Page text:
How edge analytics will drive smarter computing

Many analytics and machine learning use cases connect to data stored in data warehouses or data lakes, run algorithms on complete data sets or a subset of the data, and compute results on cloud architectures. This approach works well when the data doesn’t change frequently. But what if the data does change frequently?

Today, more businesses need to process data and compute analytics in real-time. IoT drives much of this paradigm shift as data streaming from sensors requires immediate processing and analytics to control downstream systems. Real-time analytics is also important in many industries including healthcare, financial services, manufacturing, and advertising, where small changes in the data can have significant financial, health, safety, and other business impacts.

If you’re interested in enabling real-time analytics—and in emerging technologies that leverage a mix of edge computing, AR/VR, IoT sensors at scale, and machine learning at scale—then understanding the design considerations for edge analytics is important. Edge computing use cases such as autonomous drones, smart cities, retail chain management, and augmented reality gaming networks all target deploying large scale, highly reliable edge analytics.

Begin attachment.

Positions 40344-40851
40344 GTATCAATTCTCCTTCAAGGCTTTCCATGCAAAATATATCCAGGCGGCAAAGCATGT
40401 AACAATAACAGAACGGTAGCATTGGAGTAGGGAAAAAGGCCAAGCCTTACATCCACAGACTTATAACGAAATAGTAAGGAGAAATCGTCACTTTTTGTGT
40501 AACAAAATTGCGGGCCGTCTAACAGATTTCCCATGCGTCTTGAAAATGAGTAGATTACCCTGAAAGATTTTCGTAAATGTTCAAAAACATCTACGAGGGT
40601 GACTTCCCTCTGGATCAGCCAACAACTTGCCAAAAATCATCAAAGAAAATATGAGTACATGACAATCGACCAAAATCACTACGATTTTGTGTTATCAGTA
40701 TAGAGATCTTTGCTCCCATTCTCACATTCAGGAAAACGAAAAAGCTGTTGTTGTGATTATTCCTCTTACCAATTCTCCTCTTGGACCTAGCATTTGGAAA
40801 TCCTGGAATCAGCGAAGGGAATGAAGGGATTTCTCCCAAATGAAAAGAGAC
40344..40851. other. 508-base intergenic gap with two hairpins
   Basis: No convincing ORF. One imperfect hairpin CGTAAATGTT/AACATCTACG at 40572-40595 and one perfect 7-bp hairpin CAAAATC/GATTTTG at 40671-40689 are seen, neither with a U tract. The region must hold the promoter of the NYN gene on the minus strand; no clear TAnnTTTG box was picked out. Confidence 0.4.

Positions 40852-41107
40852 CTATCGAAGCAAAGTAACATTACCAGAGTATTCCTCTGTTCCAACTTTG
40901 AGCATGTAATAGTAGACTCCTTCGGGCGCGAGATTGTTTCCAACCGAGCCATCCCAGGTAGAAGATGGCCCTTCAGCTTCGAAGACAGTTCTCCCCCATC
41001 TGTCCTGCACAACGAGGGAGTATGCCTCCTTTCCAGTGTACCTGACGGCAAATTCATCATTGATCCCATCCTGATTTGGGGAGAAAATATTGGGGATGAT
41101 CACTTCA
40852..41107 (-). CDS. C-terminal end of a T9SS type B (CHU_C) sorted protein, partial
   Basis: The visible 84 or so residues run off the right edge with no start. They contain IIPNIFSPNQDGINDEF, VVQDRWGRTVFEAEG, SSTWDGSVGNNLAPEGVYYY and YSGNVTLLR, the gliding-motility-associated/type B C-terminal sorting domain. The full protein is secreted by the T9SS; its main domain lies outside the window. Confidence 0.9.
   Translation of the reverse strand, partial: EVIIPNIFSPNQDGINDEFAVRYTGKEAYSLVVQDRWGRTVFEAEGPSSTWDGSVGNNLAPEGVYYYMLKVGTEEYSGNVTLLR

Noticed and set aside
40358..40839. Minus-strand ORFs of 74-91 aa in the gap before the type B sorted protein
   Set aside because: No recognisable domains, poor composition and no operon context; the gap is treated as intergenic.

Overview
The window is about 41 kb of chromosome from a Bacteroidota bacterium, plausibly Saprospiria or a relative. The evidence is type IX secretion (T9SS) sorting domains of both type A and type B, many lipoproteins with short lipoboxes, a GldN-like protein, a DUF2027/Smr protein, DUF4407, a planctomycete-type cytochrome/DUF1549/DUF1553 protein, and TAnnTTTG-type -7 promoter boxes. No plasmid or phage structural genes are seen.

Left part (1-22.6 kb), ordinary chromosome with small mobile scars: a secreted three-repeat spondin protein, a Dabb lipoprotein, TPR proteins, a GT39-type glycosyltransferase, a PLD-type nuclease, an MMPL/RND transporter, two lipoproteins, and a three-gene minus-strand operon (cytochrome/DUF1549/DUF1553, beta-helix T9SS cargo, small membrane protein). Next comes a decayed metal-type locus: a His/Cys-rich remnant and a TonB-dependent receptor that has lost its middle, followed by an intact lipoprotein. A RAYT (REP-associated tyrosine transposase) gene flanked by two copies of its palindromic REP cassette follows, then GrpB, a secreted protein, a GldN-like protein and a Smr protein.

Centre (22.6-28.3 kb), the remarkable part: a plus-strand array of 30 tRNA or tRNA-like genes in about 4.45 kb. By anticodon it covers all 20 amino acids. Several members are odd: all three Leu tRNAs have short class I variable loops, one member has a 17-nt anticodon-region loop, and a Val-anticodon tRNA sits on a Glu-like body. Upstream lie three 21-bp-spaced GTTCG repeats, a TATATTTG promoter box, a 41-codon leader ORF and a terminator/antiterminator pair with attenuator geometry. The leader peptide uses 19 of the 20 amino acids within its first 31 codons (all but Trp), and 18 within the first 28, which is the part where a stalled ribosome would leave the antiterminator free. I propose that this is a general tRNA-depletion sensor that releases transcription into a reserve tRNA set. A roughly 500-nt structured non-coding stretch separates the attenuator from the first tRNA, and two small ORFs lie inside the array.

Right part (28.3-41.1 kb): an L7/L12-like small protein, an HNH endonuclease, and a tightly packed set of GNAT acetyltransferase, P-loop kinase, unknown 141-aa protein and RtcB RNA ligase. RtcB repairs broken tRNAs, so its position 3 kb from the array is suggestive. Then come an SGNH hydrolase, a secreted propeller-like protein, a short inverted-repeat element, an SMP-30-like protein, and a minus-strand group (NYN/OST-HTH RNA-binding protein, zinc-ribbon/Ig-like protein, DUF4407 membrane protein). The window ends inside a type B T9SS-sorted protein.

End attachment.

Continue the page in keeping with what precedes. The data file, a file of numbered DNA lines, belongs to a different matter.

Edge analytics, streaming analytics, and edge computing

Several different analytics, machine learning, and edge computing paradigms are related to edge analytics:

  • Edge analytics refers to analytics and machine learning algorithms deployed to infrastructure outside of cloud infrastructure and “on the edge” in geographically localized infrastructure.
  • Streaming analytics refers to computing analytics in real time as data is processed. Streaming analytics can be done in the cloud or on the edge depending on the use case.
  • Event processing is a way to process data and drive decisions in real time. This processing is a subset of streaming analytics, and developers use event-driven architectures to identify events and trigger downstream actions.
  • Edge computing refers to deploying computation to edge devices and network infrastructure.
  • Fog computing is a more generalized architecture that splits computation among edge, near edge, and cloud computing environments.

When designing solutions requiring edge analytics, architects must consider physical and power constraints, network costs and reliability, security considerations, and processing requirements.  

Reasons to deploy analytics on the edge

You might ask why you would deploy infrastructure to the edge for analytics? There are technical, cost, and compliance considerations that factor into these decisions.

Copyright © 2020 IDG Communications, Inc.

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